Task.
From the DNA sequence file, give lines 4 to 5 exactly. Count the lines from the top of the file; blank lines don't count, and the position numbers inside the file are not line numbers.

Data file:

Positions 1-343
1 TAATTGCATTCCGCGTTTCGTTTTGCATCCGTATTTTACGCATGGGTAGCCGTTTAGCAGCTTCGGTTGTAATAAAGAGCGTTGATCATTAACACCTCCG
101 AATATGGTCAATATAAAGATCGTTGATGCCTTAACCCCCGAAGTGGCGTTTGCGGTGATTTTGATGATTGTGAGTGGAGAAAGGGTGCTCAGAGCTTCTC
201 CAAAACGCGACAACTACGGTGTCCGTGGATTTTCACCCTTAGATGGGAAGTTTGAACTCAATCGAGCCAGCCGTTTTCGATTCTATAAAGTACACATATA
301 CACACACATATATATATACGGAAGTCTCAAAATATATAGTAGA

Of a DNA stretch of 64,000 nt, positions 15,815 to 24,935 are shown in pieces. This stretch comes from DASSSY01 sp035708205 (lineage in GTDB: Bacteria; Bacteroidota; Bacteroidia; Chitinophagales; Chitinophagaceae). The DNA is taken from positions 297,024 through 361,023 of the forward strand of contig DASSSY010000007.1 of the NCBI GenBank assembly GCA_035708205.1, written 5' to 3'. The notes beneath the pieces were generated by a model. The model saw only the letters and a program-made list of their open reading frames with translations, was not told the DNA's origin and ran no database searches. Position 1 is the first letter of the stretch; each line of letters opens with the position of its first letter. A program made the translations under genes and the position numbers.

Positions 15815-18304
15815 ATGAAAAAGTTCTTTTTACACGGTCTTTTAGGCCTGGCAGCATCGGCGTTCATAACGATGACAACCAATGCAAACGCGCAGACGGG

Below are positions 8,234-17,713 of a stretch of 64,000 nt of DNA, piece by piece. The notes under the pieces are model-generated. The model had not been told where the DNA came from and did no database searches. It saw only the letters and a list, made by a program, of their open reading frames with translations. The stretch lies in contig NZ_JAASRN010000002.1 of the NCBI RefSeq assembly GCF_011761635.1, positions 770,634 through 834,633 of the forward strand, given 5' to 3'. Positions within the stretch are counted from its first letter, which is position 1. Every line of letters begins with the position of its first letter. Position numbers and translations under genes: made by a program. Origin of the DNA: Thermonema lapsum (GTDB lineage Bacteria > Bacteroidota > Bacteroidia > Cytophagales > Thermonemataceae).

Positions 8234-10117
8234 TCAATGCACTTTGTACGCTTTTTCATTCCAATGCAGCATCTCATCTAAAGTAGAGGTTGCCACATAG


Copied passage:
201 CAAAACGCGACAACTACGGTGTCCGTGGATTTTCACCCTTAGATGGGAAGTTTGAACTCAATCGAGCCAGCCGTTTTCGATTCTATAAAGTACACATATA
301 CACACACATATATATATACGGAAGTCTCAAAATATATAGTAGA